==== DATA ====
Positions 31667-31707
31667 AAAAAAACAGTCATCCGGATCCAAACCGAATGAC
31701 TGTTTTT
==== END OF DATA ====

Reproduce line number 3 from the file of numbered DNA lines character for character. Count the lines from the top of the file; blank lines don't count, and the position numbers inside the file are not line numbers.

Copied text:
31701 TGTTTTT